PALEY CENTER FOR MEDIA, THE: WEB MEDIA: CLICK CRITICS: THE POWER OF FAN WEBSITES {LONG VERSION}

Summary

One in a series of seminars presented by The Paley Center for Media which celebrates web media. Held at the Paley Center in New York, this evening celebrates “click critics” and the power of television fan websites. Host Pat Mitchell (president and CEO, The Paley Center for Media) offers opening remarks before introducing novelty musical group Previously On Lost, who perform the song “Just Wink” inspired by a fourth season episode of “Lost,” “Confirmed Dead.”

Moderator Alan Sepinwall (television writer, the Star Ledger) then takes the stage and introduces the panelists: Daniel Manu (site director, Television Without Pity); Kevin Coy (creator of Lostpedia); Jennie Tan (creator of Office Tally, a website for “The Office”); Erica Blitz (creator of Galactic Sitrep, a site for “Battlestar Galactica” and its spinoffs); Remona Outar (creator of Ugly Is In, a site for “Ugly Betty”); and Damon Schmidt (creator of Whedonesque, a site for the shows created by Joss Whedon).

The discussion touches on such topics as: the creators’ “origin stories” and how they became fans of the shows about which they blog; their experiences with computer programming; the way in which narrative shows, as opposed to shows with stand-alone episodes, tend to attract a more devoted fan following; how many modern shows are “tailor-made” for an internet following because of their complex natures; the draw of being able to discuss shows with other fans immediately; the decline of “passive viewing”; the usefulness of blogs and fan comments in noticing small details in shows; the disadvantages of a devoted fanbase, including overanalysis and nasty comments; the bloggers’ experiences with show creators, including visits to sets; varying creator reactions to fansites, ranging from Aaron Sorkin’s displeasure at fan criticism and Joss Whedon’s regular participation with the site Whedonesque; the contrast between blogs that are read by fans and message boards that feature discussions; whether focus groups use fan websites to gauge viewer desires, Whedon’s analysis that shows should “give fans what they need, not necessarily what they want”; debate over whether creators should write according to fan response or solely from their own ideas; the benefits of creating interesting controversy on shows; the pre-internet presence of devoted fans, and how the web simply makes interaction and discussion easier; the bloggers’ feelings and policies about spoilers and how they affect the viewing of a show; and an exciting plot twist on “Ugly Betty” that turned “regular fans into superfans” and crashed the website.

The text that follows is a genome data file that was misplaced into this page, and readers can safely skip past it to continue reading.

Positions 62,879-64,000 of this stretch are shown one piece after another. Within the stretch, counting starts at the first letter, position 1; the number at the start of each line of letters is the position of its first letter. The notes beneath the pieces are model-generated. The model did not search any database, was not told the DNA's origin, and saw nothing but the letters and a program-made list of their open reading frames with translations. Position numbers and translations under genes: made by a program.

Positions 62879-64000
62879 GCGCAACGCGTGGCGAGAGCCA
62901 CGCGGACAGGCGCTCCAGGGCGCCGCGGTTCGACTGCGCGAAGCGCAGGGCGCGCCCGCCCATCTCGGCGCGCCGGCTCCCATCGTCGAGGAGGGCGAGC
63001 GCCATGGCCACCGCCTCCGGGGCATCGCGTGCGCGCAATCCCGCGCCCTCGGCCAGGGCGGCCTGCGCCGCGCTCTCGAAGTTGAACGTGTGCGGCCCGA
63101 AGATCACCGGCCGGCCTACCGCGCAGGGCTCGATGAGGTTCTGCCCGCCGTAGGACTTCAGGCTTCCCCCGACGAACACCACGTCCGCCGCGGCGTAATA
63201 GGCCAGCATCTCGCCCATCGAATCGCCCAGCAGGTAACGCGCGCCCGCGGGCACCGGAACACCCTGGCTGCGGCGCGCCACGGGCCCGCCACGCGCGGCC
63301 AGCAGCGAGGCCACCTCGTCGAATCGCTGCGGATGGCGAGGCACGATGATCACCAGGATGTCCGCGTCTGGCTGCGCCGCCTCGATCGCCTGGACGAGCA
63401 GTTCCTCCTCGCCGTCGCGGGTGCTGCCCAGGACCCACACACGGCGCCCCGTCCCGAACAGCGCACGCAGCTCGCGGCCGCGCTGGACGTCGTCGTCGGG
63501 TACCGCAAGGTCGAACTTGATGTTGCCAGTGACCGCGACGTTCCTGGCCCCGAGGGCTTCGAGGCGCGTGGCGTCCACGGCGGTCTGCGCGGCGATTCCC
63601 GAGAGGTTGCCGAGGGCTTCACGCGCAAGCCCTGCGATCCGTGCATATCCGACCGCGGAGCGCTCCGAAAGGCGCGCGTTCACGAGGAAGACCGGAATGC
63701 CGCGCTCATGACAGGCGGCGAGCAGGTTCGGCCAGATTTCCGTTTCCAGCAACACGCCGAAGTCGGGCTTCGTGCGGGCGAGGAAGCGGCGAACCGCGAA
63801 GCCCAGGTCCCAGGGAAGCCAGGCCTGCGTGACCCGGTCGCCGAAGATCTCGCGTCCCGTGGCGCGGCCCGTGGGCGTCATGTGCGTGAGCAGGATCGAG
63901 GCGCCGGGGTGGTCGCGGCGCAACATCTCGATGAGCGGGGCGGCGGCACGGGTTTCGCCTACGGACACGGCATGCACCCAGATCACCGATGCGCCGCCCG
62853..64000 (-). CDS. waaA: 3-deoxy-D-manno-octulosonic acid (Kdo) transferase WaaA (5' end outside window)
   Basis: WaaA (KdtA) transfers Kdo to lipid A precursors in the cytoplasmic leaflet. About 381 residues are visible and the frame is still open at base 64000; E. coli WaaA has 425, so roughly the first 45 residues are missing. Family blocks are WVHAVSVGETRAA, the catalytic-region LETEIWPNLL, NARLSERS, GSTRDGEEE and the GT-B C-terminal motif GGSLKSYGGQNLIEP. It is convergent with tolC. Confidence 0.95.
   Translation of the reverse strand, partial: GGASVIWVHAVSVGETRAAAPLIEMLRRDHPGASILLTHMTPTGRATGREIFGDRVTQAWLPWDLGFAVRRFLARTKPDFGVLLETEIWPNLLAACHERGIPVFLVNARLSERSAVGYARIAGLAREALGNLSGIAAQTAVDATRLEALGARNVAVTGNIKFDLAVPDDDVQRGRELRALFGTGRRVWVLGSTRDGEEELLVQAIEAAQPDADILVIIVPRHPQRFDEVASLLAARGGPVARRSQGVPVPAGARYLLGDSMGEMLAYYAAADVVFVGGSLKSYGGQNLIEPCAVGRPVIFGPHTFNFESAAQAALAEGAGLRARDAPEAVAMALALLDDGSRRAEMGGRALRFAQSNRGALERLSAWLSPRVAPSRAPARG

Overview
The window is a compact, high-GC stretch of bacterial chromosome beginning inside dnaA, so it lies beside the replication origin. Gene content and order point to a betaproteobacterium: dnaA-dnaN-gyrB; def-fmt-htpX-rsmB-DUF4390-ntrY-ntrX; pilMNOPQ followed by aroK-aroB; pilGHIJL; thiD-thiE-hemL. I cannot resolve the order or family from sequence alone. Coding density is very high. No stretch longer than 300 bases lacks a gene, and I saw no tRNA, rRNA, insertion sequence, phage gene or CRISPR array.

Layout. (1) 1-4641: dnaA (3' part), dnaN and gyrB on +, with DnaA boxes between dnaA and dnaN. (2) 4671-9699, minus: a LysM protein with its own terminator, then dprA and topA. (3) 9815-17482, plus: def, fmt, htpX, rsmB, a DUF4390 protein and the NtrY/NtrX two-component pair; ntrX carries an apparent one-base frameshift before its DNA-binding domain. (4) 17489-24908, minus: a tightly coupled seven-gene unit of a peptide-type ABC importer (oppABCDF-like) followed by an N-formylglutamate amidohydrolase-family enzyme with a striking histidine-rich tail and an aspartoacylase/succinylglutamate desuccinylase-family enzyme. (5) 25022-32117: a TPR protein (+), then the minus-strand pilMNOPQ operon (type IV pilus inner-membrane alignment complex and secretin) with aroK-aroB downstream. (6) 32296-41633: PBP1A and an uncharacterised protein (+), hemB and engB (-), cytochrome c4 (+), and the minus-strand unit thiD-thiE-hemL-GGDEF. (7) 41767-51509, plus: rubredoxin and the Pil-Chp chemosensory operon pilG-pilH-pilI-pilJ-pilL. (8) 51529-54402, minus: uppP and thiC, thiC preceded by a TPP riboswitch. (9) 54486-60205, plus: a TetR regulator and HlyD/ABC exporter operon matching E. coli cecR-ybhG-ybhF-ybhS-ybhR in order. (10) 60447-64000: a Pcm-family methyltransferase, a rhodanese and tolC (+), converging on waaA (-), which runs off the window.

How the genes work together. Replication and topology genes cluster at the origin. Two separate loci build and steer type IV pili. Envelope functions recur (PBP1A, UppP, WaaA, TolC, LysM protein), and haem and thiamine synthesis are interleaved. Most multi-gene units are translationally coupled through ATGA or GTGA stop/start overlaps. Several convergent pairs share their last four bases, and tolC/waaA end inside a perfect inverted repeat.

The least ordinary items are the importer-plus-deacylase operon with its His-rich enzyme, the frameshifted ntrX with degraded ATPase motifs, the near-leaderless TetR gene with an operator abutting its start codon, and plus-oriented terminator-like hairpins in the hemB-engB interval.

Questions from the audience then lead to a discussion of the following topics: whether the bloggers have been approached by corporations interested in buying their websites, and their reactions; the perils of criticizing “the powers that be,” i.e., the networks; fans’ impact on whether a show is cancelled or not, and how a fan campaign saved the show “Roswell” for a season; the accessibility of many actors to fans through the internet; whether fans stay tuned in to websites during hiatus; adjusting websites to accommodate new fans and new developments in the shows; the usefulness of archives within the sites; the contrast of online fan reaction versus TV ratings; the fansites’ similarity to fan clubs for old radio soap operas; how TV exists to sell advertising, not necessarily to please fans; the Nielsen ratings system and whether more TVs will be equipped with a box in the future; how some TV producers leak information to fansites to generate buzz and their lack of control over the users as focus groups; the danger of alienating “passive viewers” with too many in-jokes and extra details; how “Lost” in particular goes out of its way to make sure that the “extras” are not required to enjoy the show; and the problems of restrictions and rules on the websites to prevent conflict, including the issue of “shipping” (fans’ vehement support of one in-show relationship over another).

Previously On Lost then takes the stage again and performs the song “Be My Constant.”

Clips from various TV shows are interspersed throughout the program, including: “Lost” (2004), a scene from the episode “Lockdown” in which a complex map is briefly shown, which was then scrutinized by online fans; “The West Wing” (1999), a scene from the episode “The U.S. Poet Laureate,” in a character finds a catty website that criticizes his actions and behavior, inspired by Sorkin’s real-life experience with Television Without Pity; “Buffy the Vampire Slayer” (1997), a scene from the episode “Seeing Red,” which features a memorable and very controversial character death; “The Office” (2005), a scene from the episode “Casino Night,” which features a fan-favorite romantic encounter; “Battlestar Galactica” (2004) a scene from the episode “Crossroads: Part 2,” in which a character presumed dead makes a shocking reappearance; and “Ugly Betty” (2006), a scene from the episode “In or Out,” in which a character also presumed dead reappears.

Details

  • NETWORK:
  • DATE: May 19, 2008 Monday 6:00 PM
  • RUNNING TIME: 1:20:33
  • COLOR/B&W: Color
  • CATALOG ID: B:92310
  • GENRE: Seminars
  • SUBJECT HEADING:
  • SERIES RUN:
  • COMMERCIALS:

CREDITS

    • Pat Mitchell … Host
    • Alan Sepinwall … Moderator
    • Daniel Manu … Panelist
    • Kevin Coy … Panelist
    • Jennie Tan … Panelist
    • Erica Blitz … Panelist
    • Remona Outar … Panelist
    • Damon Schmidt … Panelist
    • Previously On Lost … Performer
    • Aaron Sorkin
    • Joss Whedon